Walking round the streets of my town, I often notice the wedding photos as I pass in front of a photographic studio. Shy smiles stamped on the faces of the newlyweds and static dummy-like poses are what I most frequently see, with everything soaked in that atmosphere of the magic moment which will endure forever and which automatically becomes a memory the instant the photo is taken.. But didn’t they get married just the day before yesterday? Yet it seems as if what has been photographed is an event which happened in our memories and not in the present. Not to mention the fact that the photographer’s boredom as he carries out his professional duty pervades every shot, adorning the subjects with a staticity which not even the most daring Baroque conceptions possessed. Then I saw Ewa’s works. The actors are the same as those in the photos I see as I walk around town, but through the lens of this particular photographer they are reciting a completely different script. We might say they are immersed unawares in an action theatre session, where the main element becomes the naturalness of the gestures captured at the most unexpected moments. The comparison with the theatre is not a chance one. It is there in fact that Ewa trained her eye. Collaborating with the Dublin Youth Dance company, the Irish Modern Dance Theatre and the Irish National Youth Ballet, to name just a fewshe acquired a passion for dance and movement, captured in its passage from the soul to the body, which became the subject of her photography. What is captured in her photos loses the aspect of future memory and becomes inexorably linked to the present, to that vital current flowing through people in that precise instant. The particularity of her photography is I believe also due to her capacity for transmitting the joy of doing all that, triggering a sort of curiosity which becomes explicit in the moment when the photographed subjects realise they are not posed dummies, but participants in an event; this event is not so much the wedding as photography itself. Thus, ending up in an album is only the natural consequence, not the main aim.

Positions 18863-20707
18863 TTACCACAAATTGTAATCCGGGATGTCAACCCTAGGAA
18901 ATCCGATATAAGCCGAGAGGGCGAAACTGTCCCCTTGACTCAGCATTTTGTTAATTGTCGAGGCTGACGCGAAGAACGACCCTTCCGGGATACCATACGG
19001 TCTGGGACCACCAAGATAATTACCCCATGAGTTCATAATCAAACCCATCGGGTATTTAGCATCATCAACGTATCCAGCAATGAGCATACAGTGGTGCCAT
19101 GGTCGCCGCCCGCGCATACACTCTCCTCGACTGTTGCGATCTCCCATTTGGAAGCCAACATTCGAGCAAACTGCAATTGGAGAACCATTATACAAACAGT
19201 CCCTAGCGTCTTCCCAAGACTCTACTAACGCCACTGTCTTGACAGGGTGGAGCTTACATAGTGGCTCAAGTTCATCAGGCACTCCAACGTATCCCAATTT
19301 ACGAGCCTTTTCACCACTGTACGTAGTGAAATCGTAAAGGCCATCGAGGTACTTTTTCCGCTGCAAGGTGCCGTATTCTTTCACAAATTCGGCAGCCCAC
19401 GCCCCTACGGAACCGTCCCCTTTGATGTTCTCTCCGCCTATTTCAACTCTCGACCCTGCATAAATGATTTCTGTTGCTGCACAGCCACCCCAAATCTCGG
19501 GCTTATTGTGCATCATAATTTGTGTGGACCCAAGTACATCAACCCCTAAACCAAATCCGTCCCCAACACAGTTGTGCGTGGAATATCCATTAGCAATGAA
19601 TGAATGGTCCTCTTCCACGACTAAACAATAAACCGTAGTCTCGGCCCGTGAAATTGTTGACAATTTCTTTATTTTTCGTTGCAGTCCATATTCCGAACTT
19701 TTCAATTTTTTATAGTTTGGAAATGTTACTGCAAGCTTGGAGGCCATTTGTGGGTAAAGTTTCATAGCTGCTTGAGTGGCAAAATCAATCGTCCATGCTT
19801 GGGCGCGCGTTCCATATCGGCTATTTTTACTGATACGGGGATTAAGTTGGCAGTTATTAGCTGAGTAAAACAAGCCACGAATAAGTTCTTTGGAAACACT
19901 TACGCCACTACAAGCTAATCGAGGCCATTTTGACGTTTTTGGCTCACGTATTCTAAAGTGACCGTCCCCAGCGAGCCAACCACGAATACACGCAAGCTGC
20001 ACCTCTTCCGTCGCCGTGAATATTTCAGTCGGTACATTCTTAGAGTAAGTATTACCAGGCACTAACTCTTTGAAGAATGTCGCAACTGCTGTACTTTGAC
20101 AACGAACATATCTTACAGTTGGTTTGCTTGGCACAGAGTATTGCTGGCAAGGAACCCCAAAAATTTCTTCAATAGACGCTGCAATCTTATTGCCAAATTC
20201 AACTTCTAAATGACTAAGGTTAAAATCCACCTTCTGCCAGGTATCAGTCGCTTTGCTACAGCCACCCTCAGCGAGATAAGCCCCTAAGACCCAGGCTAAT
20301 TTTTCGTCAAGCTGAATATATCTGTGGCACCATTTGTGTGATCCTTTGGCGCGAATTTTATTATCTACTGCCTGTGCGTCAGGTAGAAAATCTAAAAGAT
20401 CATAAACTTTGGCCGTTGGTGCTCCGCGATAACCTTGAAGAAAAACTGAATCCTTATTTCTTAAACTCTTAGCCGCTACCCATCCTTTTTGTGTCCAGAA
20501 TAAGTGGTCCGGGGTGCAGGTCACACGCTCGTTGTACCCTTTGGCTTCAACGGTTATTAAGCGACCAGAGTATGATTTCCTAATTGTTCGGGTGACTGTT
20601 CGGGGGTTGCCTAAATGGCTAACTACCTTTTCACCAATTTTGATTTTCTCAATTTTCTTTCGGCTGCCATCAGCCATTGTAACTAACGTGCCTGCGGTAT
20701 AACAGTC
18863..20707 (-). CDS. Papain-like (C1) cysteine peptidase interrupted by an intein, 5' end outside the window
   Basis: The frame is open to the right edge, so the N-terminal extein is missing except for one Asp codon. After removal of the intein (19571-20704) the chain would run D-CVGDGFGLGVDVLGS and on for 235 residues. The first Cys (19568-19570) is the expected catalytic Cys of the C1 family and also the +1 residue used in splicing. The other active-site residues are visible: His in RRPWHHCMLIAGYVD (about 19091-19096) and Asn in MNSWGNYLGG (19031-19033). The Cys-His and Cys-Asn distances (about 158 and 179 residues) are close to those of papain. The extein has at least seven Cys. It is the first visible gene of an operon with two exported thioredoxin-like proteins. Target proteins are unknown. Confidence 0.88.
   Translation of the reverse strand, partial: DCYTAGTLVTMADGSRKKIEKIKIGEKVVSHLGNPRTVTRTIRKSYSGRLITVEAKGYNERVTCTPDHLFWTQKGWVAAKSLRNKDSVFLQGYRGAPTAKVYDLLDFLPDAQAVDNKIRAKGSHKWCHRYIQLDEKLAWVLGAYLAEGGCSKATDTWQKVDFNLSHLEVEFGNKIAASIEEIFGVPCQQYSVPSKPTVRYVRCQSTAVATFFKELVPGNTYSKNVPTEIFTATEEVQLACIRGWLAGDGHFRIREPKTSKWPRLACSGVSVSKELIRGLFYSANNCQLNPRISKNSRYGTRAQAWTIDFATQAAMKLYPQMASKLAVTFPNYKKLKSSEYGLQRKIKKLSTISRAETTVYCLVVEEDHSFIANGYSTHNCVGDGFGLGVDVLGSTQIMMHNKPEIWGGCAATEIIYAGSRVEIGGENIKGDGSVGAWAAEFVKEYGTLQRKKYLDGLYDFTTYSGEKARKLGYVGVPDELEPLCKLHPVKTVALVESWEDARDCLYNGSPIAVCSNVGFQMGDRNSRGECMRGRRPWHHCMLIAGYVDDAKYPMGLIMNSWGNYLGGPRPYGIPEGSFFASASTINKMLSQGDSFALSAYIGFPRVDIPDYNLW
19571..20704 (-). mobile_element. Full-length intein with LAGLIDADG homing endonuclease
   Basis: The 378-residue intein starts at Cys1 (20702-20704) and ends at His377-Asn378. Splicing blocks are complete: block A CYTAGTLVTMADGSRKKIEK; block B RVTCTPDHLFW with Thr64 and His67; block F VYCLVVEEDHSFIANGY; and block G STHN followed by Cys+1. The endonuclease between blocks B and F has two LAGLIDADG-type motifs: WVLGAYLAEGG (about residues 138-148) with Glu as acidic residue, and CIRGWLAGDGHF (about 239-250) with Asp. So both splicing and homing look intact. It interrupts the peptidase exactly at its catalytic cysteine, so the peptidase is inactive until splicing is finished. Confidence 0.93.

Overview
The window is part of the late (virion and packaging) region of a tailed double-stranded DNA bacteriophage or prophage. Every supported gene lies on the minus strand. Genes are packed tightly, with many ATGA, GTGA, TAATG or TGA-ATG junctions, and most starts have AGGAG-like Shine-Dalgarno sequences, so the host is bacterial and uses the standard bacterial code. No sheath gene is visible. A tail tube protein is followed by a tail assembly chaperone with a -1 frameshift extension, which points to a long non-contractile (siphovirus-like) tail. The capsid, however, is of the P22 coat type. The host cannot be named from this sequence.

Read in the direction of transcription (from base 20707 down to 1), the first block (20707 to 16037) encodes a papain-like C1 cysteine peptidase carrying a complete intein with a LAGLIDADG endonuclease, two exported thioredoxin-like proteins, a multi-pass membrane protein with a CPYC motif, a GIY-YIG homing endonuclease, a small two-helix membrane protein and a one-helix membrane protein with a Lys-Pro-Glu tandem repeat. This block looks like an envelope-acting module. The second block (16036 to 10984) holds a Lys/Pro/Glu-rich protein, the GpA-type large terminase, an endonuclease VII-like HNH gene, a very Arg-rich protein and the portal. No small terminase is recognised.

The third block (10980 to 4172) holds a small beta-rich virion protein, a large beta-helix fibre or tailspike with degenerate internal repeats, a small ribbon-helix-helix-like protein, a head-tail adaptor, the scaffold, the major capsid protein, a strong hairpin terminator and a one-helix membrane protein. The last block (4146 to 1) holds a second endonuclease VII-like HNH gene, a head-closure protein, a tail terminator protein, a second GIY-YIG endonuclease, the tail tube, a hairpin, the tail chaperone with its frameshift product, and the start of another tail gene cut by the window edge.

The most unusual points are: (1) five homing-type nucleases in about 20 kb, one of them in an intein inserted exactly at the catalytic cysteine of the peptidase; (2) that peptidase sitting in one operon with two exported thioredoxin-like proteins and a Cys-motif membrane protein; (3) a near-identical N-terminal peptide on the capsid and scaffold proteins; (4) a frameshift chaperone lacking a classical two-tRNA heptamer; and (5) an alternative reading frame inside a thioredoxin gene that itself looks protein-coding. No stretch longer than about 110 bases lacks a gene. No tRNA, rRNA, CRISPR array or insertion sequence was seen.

Everything is captured in its natural succession: the final preparations, with the finishing touches to the bride’s make-up or the last-minute adjustment to the bridegroom’s tie; the cu-rious children who are perhaps not quite able to understand why such a huge celebratory do needs to be organized to seal the love between two people; the trepidation of the guests, who await the event chattering with a glass of champagne in their hands; and finally the moments following the ceremony, when Ewa captures the relaxed, genuine joy shared by everybody present. Events follow on in the photographs as in real life, while the filter of the camera lens shows us the flow of the emotions expressed. Thus a single great moment is composed from a sequence of situations, with people finding themselves unexpectedly acting the role of themselves, seeming almost surprised to discover how interesting and often amusing this is. Ewa’s merit lies in this, her ability to create an artistic approach to a kind of photography which is not normally thought to be capable of expressing qualities which go beyond the sterile reporting of an event. This type of approach thus allows her access to hidden contents and unexpected possibilities. The people probably perceive all this and are induced, without needing any forcing, to cooperate with what we might call the artist’s operational philosophy. Yes, artist, since that’s what Ewa must be called, because of her capacity for triggering unusual inner mechanisms in the people who become her subjects, for making them participate in the discovery of a different way of seeing and feeling which is not exclusively linked to an event like a wedding, but has a wider significance related to a personal, original vision of things. The material available to each artist is always something commonly known to everyone. The difference lies in the reworking of this material, in the ability to re-interpret and reassemble it so as to present it to the viewer in a completely new guise which is able to reveal new points of view.